(CLICK ABOVE FOR ENLARGEMENT – – laser beam shooting off into the air)
(CLICK ABOVE FOR ENLARGEMENT – – photo taken by Norio Hayakawa on September, 20, 2013 from inside the base, near Coyote Canyon)
Facility of utmost importance.
The present-day STARFIRE OPTICAL RANGE adjacent to the Manzano/Sandia Base area inside Kirtland Air Force Base in Albuquerque, New Mexico has been part of the Directed Energy Directorate of Air Force Research Laboratory, an ongoing research project involving ground-based lasers to disable satellites, i.e., anti-satellite weapons systems.
The U.S. Air Force Research Laboratory, which runs PROJECT STARFIRE, said the observatory’s large telescope, by using adaptive optics, could distinguish objects in orbit the size of a basketball at a distance of 1,000 miles, or 1600 kilometers.
The STARFIRE researchers are now investigating how to use guide stars and flexible mirrors in conjunction with powerful lasers that could flash their beams into space to knock out enemy satellites.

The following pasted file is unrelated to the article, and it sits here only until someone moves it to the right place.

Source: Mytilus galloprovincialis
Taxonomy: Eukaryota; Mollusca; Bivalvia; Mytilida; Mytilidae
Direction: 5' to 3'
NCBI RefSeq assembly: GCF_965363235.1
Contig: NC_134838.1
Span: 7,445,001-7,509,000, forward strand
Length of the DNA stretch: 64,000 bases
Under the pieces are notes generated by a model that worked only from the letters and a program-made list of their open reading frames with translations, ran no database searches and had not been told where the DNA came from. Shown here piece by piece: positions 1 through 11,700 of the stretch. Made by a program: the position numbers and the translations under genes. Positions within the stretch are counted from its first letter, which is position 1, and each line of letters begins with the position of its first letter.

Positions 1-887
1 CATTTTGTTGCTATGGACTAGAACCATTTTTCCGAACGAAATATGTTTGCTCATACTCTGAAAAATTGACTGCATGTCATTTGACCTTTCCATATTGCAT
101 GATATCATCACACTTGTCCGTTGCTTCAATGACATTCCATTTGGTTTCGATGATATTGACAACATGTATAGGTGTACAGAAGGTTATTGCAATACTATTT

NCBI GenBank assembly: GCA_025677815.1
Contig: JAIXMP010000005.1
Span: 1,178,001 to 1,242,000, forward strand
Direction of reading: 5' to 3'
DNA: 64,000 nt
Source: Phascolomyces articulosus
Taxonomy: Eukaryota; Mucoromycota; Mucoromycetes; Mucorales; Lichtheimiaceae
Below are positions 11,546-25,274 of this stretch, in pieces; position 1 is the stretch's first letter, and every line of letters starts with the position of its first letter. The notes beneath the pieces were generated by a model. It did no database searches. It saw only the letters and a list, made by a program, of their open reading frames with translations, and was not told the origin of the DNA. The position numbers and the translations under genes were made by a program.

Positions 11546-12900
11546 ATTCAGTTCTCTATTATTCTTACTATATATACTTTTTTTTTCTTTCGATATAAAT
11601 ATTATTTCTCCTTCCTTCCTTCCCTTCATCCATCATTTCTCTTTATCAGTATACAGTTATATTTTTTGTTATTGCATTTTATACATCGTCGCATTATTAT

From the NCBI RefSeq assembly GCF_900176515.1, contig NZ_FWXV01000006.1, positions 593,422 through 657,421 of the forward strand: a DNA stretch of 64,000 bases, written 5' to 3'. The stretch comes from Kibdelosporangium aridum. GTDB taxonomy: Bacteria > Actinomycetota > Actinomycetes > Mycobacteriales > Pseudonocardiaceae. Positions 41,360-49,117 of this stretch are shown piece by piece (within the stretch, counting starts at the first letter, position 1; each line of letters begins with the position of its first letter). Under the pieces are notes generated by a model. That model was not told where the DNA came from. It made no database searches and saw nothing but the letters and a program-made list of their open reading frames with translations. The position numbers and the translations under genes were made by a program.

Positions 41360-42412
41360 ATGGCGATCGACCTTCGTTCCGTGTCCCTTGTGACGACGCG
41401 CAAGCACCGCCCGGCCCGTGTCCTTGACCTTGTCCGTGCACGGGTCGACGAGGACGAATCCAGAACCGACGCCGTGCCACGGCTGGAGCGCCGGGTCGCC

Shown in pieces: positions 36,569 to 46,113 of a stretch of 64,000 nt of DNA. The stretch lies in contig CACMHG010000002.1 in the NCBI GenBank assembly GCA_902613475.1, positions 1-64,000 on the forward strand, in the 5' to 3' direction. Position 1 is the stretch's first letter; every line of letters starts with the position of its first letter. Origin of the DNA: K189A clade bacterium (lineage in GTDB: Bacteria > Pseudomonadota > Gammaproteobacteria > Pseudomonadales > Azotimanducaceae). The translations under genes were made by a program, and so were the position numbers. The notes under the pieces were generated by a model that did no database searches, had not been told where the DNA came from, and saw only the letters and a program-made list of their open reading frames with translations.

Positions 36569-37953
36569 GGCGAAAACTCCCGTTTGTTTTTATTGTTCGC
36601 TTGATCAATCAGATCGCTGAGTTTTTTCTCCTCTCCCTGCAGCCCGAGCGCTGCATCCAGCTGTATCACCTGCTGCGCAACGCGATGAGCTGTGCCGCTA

Gen. John Hyten of the Air Force Space Command stated:
“No one wants a war in space, but it’s the job of a branch of the Air Force called Space Command to prepare for one. If you’ve never heard of Space Command, it’s because most of what it does happens hundreds even thousands of miles above the Earth or deep inside highly secure command centers. You may be as surprised as we were to find out how the high-stakes game for control of space is played.
The research being done at the Starfire Optical Range in Albuquerque, New Mexico, was kept secret for many years and for a good reason which only becomes apparent at night.
First, the roof of one building is opened to the stars then the walls retract and an object straight out of Star Wars appears shooting a laser into the sky. The laser’s beam helps a high-powered telescope focus in on objects in space, so the Air Force can get a better look at the satellites of potential adversaries like China whizzing by at 17,000 miles per hour. It’s part of a complex — and mostly secret — battle for what the military considers the ultimate high ground.”
The Air Force budget documents call the telescope a “weapons-class beam director”.
The best panoramic view of this entire complex is from Mesa Del Sol, right near Netflix movie studios:
(CLICK ABOVE FOR ENLARGEMENT – – long distance shot taken by Norio Hayakawa from Mesa del Sol)
(CLICK ABOVE FOR ENLARGEMENT – – another long distance shot taken by Norio Hayakawa from Mesa del Sol)
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